Culture & Identity

Sexism still permeates culture through the pervasiveness of gender stereotypes as well as misogynistic, negative and violent imagery in mass media. Perceptions of identity and gender roles are influenced, reflected and reinforced through myths, narratives and stories. Cultural cues about appropriate gender roles can have a negative and harmful impact by, for example, defining strength and rationalism as ”masculine” and submissiveness and emotionalism as ”feminine.” NCRW and its members are promoting awareness through research and critical analysis that uncover the tensions and assumptions involved in identity and gender roles.

Peace Review: A Journal of Social Justice

Volume 16, Number 1, March 2004

Symposium: Women, Human Security
and Globalization

Special Editor: Linda Basch, National Council for Research on Women

Contents:

Linda Basch, Human Security, Globalization, and Feminist Visions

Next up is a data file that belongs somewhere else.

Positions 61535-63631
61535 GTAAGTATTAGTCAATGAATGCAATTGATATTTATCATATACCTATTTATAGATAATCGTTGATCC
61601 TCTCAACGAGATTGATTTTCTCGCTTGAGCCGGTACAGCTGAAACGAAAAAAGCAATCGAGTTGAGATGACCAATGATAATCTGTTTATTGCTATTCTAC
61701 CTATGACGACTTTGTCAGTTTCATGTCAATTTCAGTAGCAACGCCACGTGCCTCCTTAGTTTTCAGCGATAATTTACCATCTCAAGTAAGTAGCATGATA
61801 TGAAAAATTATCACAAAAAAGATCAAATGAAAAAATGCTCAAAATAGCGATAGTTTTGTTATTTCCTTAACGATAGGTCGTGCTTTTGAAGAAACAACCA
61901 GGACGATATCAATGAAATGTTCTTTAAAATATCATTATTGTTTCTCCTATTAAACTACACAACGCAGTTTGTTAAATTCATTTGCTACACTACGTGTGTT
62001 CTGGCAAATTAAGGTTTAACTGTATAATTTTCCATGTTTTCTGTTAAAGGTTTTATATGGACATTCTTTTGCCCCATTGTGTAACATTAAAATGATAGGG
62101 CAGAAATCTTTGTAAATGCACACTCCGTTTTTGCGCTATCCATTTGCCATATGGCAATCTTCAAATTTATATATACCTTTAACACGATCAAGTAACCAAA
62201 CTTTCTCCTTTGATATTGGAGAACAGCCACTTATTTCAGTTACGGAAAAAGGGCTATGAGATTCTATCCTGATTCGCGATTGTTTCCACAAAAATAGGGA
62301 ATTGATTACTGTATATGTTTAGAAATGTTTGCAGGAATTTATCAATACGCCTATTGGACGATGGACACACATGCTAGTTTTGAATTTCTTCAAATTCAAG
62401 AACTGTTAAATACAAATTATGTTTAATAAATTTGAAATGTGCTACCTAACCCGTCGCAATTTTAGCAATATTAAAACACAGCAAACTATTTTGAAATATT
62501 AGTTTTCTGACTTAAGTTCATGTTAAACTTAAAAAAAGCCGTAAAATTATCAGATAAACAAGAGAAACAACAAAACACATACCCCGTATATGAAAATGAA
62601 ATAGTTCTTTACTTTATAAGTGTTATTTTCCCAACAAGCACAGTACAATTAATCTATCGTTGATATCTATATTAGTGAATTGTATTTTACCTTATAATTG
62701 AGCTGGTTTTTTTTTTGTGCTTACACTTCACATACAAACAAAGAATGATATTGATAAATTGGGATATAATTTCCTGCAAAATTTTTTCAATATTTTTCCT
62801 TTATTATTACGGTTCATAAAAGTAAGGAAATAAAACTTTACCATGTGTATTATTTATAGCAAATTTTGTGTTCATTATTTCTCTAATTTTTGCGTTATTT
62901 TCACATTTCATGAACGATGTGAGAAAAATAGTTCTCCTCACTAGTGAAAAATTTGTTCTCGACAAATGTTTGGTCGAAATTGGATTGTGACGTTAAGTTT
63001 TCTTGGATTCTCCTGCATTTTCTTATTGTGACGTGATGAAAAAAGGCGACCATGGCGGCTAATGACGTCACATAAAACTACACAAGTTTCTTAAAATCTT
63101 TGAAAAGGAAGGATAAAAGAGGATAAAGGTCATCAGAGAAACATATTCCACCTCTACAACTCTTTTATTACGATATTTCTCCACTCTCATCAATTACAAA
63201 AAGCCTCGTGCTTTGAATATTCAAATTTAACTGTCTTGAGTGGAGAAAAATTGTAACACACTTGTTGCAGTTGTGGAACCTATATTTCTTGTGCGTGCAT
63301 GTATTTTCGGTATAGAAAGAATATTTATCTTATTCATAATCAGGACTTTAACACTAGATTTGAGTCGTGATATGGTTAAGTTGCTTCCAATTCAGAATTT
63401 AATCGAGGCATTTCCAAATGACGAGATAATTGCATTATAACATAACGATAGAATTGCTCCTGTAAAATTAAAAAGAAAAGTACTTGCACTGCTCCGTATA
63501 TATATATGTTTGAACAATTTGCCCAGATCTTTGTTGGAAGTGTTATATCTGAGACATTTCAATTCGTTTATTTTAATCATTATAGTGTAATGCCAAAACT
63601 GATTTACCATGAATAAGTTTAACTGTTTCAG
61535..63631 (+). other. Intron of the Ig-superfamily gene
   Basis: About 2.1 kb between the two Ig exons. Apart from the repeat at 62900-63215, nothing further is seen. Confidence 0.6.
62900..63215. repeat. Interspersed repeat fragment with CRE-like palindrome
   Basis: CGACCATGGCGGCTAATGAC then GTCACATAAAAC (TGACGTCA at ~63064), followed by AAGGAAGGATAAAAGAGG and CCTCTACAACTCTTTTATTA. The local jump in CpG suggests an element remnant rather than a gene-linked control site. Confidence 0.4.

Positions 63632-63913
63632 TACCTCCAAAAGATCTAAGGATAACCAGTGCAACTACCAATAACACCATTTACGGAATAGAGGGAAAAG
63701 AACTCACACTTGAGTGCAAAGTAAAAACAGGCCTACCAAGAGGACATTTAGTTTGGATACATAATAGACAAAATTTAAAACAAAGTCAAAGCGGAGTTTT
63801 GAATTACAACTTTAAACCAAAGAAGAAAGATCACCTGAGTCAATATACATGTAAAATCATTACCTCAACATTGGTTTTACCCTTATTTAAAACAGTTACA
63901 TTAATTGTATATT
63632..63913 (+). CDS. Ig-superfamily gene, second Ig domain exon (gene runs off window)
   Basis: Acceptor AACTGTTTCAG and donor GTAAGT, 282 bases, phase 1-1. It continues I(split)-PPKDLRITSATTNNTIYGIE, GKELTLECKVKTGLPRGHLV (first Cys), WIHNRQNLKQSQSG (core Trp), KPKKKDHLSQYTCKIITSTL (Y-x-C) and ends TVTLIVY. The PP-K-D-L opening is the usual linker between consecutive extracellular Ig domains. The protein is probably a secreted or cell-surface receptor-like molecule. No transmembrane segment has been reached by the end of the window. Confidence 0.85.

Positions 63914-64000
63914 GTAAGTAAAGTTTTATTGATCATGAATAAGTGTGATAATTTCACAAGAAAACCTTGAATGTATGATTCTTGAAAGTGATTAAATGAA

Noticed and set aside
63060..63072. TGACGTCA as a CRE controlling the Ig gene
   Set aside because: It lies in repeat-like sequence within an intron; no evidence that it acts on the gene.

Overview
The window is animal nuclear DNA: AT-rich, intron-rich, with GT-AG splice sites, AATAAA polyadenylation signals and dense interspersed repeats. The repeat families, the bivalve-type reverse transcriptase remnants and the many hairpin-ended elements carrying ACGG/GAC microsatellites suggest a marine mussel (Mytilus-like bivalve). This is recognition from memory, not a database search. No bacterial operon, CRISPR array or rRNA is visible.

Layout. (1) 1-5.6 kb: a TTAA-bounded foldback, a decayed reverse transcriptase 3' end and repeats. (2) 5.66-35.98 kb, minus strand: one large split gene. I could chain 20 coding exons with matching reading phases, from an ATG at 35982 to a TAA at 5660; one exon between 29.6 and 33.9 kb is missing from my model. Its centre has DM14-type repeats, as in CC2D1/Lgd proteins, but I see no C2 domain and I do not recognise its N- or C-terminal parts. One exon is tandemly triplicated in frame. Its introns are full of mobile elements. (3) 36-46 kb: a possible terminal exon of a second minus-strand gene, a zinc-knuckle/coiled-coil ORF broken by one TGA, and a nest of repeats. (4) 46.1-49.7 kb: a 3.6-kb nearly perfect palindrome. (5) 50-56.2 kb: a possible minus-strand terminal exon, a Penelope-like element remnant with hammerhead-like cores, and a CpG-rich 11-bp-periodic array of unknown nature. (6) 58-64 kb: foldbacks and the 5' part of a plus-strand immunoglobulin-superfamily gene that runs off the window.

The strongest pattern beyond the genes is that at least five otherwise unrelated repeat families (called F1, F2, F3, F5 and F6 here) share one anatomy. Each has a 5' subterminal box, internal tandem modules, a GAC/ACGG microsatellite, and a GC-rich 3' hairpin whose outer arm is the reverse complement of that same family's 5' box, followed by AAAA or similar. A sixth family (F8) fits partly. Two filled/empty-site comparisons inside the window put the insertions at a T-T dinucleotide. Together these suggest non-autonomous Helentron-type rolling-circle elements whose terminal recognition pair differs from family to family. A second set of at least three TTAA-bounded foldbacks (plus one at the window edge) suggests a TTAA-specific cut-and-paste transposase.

Mary Robinson, An Ethical, Human-Rights Approach to Globalization
Kristen Timothy, Human Security Discourse at the United Nations
Sadako Ogata, The Human Security Commission's Strategy
Charlotte Bunch, A Feminist Human Rights Lens
Sakiko Fukuda-Parr, Gender, Globalization and New Threats to Human Security
J. Ann Tickner, Feminist Responses to International Security Studies
Deborah L. Rhode, Gender and the U.S. Human Rights Record
Leith Mullings, Domestic Policy and Human Security in the U.S.
Gwyn Kirk and Margo Okazawa-Rey, Women Opposing U.S. Militarism in East Asia
Sally L. Kitch and Margaret A. Mills, Appropriating Women's Agendas

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Symposium: Women, Human Security and Globalization

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